Humboldt Mayor Rob Muench, wearing a green and yellow Broncos team jersey, hugged people Saturday morning as they came to the Elger Petersen Arena in the Saskatchewan town to comfort each other and learn more.
“It’s overwhelming. It’s been tough on everybody,” Muench said in a phone interview. “We’re a small community, some of those kids have been on the team for a number of years. A lot grew up in the community and everybody knows each other.”
The team was on its way to play in Game 5 of a semi-final against the Nipawin Hawks.
“Hockey was what brought us all together and we had two communities that were rivals in the rink. To find out that it was their first responders that aided our boys just warms your heart,” the mayor said as his voice cracked.
Many people wandered in and out of the arena throughout the morning. In a separate area, multiple crisis workers were assisting.
“Everybody is just so devastated. These poor young boys,” said Penny Lee, the communications manager for the town of Humboldt
The Saskatchewan Junior Hockey League is a junior ‘A’ hockey league under Hockey Canada, which is part of the Canadian Junior Hockey League. It’s open to North American-born players between the ages of 16 and 20.
Team President Kevin Garinger said parents from across western Canada were struggling to cope with the tragedy and were rushing to the scene.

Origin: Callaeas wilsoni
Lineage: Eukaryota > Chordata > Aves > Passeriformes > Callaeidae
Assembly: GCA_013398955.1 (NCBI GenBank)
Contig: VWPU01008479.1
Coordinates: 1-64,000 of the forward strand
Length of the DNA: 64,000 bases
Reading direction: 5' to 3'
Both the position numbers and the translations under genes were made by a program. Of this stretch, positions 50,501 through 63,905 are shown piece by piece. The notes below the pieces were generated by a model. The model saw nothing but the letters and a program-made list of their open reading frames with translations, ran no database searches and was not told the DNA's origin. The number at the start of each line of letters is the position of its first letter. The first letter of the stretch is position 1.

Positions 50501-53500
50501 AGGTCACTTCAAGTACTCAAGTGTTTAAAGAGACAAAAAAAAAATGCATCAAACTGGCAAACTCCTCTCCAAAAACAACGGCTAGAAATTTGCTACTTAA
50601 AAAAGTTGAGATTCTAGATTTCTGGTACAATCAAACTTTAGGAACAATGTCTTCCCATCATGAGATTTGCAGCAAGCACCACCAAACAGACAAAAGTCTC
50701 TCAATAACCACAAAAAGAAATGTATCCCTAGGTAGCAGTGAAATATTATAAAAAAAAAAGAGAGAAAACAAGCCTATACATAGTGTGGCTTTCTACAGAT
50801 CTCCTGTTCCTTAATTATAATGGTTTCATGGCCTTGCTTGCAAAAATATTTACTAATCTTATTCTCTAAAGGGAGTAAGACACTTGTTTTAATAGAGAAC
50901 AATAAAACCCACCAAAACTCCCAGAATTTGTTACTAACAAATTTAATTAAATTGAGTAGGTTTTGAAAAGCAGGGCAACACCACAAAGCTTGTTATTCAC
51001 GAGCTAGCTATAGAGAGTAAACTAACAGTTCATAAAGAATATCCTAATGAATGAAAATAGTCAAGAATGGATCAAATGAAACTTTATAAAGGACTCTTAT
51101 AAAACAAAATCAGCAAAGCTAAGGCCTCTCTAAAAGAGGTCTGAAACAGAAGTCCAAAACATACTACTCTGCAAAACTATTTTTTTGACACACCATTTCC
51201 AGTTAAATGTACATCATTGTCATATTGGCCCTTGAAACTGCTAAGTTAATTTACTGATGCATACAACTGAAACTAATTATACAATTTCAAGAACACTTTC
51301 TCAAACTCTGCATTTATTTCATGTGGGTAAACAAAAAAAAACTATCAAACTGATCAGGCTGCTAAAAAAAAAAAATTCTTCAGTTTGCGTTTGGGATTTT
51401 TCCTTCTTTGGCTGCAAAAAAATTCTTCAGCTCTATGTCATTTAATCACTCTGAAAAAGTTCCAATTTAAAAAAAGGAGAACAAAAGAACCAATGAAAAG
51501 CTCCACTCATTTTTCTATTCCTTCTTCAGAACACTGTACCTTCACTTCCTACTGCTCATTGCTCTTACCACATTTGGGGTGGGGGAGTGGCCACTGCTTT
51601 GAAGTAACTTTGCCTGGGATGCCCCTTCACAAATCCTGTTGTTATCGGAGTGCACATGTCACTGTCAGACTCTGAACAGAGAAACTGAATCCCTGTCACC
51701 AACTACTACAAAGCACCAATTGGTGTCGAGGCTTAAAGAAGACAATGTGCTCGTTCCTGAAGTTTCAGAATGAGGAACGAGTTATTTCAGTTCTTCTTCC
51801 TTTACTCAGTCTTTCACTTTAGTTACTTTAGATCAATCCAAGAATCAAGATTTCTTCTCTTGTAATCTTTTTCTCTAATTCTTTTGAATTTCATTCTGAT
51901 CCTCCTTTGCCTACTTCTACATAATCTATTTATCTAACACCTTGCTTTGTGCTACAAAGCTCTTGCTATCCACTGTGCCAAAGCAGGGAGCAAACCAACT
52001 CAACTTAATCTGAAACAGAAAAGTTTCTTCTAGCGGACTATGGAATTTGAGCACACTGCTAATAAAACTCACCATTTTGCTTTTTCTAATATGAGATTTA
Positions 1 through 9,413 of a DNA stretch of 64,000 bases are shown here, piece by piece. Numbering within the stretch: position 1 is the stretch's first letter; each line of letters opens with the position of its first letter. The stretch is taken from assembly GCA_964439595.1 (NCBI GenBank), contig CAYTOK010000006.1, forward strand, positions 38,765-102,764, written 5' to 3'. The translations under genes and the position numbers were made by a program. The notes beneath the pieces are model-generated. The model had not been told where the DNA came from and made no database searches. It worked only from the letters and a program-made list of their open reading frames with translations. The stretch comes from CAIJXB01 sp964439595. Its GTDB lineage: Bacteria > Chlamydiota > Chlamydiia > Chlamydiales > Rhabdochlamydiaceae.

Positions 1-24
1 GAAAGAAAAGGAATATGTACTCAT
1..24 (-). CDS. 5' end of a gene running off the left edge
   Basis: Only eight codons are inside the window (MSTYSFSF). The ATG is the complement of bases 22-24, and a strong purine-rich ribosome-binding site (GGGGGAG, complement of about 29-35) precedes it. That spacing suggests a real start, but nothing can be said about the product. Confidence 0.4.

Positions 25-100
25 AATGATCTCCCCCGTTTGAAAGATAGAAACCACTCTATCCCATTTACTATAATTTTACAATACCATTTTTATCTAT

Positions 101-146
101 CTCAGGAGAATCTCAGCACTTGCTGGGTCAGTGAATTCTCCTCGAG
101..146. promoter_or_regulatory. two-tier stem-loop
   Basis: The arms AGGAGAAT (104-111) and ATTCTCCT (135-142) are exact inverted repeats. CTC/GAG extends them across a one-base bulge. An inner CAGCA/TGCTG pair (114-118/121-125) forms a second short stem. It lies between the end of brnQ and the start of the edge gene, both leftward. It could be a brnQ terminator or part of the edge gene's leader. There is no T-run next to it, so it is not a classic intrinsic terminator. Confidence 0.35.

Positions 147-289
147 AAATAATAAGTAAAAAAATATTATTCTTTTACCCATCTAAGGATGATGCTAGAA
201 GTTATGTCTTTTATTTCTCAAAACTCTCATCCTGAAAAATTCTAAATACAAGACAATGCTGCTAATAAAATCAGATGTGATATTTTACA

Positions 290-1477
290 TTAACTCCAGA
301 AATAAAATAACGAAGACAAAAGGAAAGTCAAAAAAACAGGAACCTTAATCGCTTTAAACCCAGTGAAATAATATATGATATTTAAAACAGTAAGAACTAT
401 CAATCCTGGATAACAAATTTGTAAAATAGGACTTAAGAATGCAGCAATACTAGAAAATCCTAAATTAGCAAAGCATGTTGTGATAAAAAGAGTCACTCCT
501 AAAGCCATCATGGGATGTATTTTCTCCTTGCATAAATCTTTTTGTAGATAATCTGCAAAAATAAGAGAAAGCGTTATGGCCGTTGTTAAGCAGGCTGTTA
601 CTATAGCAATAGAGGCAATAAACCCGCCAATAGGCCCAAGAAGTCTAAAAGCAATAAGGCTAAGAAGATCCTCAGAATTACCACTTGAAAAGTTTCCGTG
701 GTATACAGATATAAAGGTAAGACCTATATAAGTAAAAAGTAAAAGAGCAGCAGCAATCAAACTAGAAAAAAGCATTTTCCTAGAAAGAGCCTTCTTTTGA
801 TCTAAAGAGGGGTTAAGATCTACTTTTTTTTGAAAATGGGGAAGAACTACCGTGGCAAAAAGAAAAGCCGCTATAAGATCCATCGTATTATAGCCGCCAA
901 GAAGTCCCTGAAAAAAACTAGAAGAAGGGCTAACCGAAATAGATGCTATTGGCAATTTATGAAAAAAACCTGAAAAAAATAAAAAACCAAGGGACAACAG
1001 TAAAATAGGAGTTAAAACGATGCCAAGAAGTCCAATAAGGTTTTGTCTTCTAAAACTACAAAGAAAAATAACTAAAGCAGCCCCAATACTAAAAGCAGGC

“Our whole community is in shock, we are grieving and we will continue to grieve throughout this ordeal as we try to work toward supporting each other,” he said.
Michelle Straschnitzki, who lives in Airdrie, Alberta, said her 18-year old son Ryan was transported to a hospital in Saskatoon, Saskatchewan.
“We talked to him, but he said he couldn’t feel his lower extremities so I don’t know what’s going on,” she said. “I am freaking out. I am so sad for all of the teammates and I am losing my mind.”
Opp, the president of the Hawks, said the coaching staff and players from their team were waiting to help.
“They are sitting in the church just waiting to hear any good news,” he said.
Pastor Jordan Gadsby at the Apostolic Church in Nipawin said more than a hundred people had gathered at the church — including parents and grandparents of the players who were on the bus.
“Lots of them are waiting for information,” he said.
Garinger said he still didn’t know the fate of one of the players living in his home.
“We don’t know who has passed and we don’t expect to know right away,” he said.
Garinger said all the team can do now is help the players and their families.
“We just need to try to support each other as we deal with this incredible loss to our community, to our province, to our hockey world.”
Kevin Henry, a coach who runs a hockey school in Prince Albert, Saskatchewan, said he knows players on the team.
“This is I would think one of the darkest days in the history of Saskatchewan, especially because hockey is so ingrained in how we grow up here,” he said.
Much of the hockey world issued messages of condolences, including National Hockey League Commissioner Gary Bettman and Saskatchewan native Mike Babcock, who is the Toronto Maple Leafs coach. Babcock said that “it’s got to rip the heart out of your chest.”